Writing in defense of the mundane

Having attended a school consisting of an overwhelming majority of in-state students for nearly three years now, I can say that I have overheard much heated debate over one eternal, pressing question: Which geographic region of the Garden State is superior – north, south or central New Jersey?

This simple question has posed an even greater array of questions, each particular to the state’s three geographical regions: What is the best shore destination? Is it a hoagie or a sub? Is Philly or New York “The City?”

Of all of these questions, maybe the most divisive and hotly contested question by far is: Which is better, Wawa or QuickChek?

This edition of “In defense of the mundane” will settle the Wawa vs. QuickChek debate once and for all.

In the interest of better journalism, it is only appropriate that I acknowledge my bias as a north Jersey resident.

According to Google Maps, the Wawa nearest to my hometown of West Milford, located at the top of Passaic County, is the one I pass on Route 206 in Hillsborough every time I drive to or from the College.

But I am a well traveled New Jersey citizen, and I have sampled both the atmosphere and fine cuisine of Wawa and its northern counterpart, QuickChek. Let’s see how the two measure up, shall we?

Names cannot be overlooked in judging this competition. “QuickChek” conveys speed and efficiency. In north Jersey, you go to a QuickChek for a tank of gas, a fast and halfway-decent meal or a frosty beverage. Apparently, expediency is essential to the QuickChek mission – so essential that there was no time to add the second “c” in “Chek.”

I must say, I’ve been thoroughly unimpressed with the speed of service in both the Hopatcong and the Butler QuickChek locations where I’ve waited up to 20 minutes for gas and spent excessive amounts of time at the register, respectively. Therefore, QuickChek fails to live up to its name.

“Wawa” just sounds and looks ridiculous, which I have total respect for. It sounds even better when your long-board-toting, Ugg-boot-wearing friend from south Jersey says to you, “Hey bro, let’s go to Wawa.”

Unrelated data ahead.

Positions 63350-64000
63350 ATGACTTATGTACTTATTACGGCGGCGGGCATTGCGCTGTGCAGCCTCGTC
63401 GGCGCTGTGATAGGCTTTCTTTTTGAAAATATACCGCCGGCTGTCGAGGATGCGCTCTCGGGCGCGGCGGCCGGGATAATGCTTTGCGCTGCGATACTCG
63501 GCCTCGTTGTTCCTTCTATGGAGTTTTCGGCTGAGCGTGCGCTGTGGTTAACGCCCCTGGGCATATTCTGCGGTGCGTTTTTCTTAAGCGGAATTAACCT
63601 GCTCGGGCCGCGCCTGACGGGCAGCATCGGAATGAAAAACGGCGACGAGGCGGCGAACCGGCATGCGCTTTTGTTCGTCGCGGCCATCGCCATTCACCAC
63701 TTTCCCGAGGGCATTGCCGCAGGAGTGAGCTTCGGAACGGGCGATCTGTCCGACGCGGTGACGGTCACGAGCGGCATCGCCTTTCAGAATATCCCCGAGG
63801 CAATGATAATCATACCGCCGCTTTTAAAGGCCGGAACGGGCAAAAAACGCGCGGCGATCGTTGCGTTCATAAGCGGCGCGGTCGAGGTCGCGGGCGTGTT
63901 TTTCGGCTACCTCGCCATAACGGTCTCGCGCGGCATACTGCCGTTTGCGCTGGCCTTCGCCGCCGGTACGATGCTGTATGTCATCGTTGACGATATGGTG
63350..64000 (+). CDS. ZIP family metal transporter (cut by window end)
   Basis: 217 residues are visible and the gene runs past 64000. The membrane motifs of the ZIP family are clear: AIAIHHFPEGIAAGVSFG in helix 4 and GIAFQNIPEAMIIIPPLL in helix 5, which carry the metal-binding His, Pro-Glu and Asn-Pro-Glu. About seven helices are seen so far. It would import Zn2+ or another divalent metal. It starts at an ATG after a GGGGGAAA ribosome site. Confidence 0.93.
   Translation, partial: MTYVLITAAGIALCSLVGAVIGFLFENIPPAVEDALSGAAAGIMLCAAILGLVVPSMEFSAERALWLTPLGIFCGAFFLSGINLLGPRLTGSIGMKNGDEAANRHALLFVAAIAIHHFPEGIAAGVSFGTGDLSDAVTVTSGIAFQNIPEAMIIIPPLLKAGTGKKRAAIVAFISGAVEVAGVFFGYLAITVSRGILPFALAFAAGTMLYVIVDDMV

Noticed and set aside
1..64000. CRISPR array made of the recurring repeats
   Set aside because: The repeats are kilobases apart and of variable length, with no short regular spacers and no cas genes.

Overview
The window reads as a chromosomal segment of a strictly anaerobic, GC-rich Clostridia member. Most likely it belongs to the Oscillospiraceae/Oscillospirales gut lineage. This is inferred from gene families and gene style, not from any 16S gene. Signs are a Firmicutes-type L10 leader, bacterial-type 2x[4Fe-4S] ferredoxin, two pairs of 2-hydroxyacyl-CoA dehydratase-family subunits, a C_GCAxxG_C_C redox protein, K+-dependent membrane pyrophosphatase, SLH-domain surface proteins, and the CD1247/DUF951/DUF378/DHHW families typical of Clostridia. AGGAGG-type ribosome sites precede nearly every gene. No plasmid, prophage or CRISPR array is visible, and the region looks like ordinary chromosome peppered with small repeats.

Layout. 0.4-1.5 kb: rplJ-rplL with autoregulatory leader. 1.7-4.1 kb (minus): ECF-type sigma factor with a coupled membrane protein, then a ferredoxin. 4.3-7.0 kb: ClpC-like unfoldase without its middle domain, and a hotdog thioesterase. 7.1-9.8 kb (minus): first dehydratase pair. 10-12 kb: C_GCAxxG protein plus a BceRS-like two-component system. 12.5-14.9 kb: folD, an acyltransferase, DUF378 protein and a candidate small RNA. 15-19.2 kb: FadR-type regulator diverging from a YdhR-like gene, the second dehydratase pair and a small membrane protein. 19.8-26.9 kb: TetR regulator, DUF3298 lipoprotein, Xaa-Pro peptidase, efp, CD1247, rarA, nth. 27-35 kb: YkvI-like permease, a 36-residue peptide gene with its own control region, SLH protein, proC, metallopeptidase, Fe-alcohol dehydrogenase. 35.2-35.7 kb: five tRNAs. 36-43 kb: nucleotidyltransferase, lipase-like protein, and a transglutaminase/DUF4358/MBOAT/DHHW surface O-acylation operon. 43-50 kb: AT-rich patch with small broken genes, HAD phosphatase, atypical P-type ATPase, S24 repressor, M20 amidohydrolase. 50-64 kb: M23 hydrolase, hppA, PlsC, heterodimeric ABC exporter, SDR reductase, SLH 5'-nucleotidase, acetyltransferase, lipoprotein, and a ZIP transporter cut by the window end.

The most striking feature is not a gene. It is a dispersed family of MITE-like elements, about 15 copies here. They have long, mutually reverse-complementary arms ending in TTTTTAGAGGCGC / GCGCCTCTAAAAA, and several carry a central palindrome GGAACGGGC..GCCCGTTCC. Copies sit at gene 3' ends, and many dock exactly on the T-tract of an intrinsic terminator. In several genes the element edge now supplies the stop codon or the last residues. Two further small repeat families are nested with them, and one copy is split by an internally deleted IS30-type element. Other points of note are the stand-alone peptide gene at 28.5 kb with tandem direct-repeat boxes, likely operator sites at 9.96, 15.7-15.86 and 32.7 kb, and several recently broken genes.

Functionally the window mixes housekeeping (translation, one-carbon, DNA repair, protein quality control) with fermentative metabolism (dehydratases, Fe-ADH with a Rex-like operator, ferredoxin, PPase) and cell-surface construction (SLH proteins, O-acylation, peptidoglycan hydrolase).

In terms of atmosphere, I’ve also got to hand it to Wawa.

Many times, on the long drive from West Milford to the College, I’ve had to make a pit stop at the Pennington QuickChek on Route 31.

There, I’ve been met with the steely eyed disapproval of the local men who lounge about drinking their coffee, reading newspapers, complaining about the weather and gossiping.

Wawa has a more relaxed, carefree atmosphere. After an end-of-summer beach adventure with my friends in Colts Neck, a few of us were bold enough to stride into the bastion of hunger-satisfying goodness without shoes.

The sign on the door warned us that such an act would not be tolerated, but no, the first-rate Wawa employees served us with pride anyway, and we rejoiced.

Wawa also wins in the final category of fan devotion. My housemate, Pete Spall, junior criminology and justice studies major, is an upstanding Wawa fan and a fine American.

Spall has traveled across the New Jersey border to Pennsylvania on several occasions to obtain wholesome Wawa food stuffs.

I don’t know of any QuickChek fans that can match Spall’s devotion, and I have heard his love for Wawa echoed in the voices of numerous fans statewide. In fact, I can say most north Jersey residents consider QuickChek to be a last-ditch food option. Certainly, it gets the job done in satisfying my hunger, but it lacks the quintessential Wawa character.

Here’s to you Wawa – you are the New Jersey convenience store king. South and central Jersey desperately need you, for they will never know the joy of G & A’s Hot Bagels.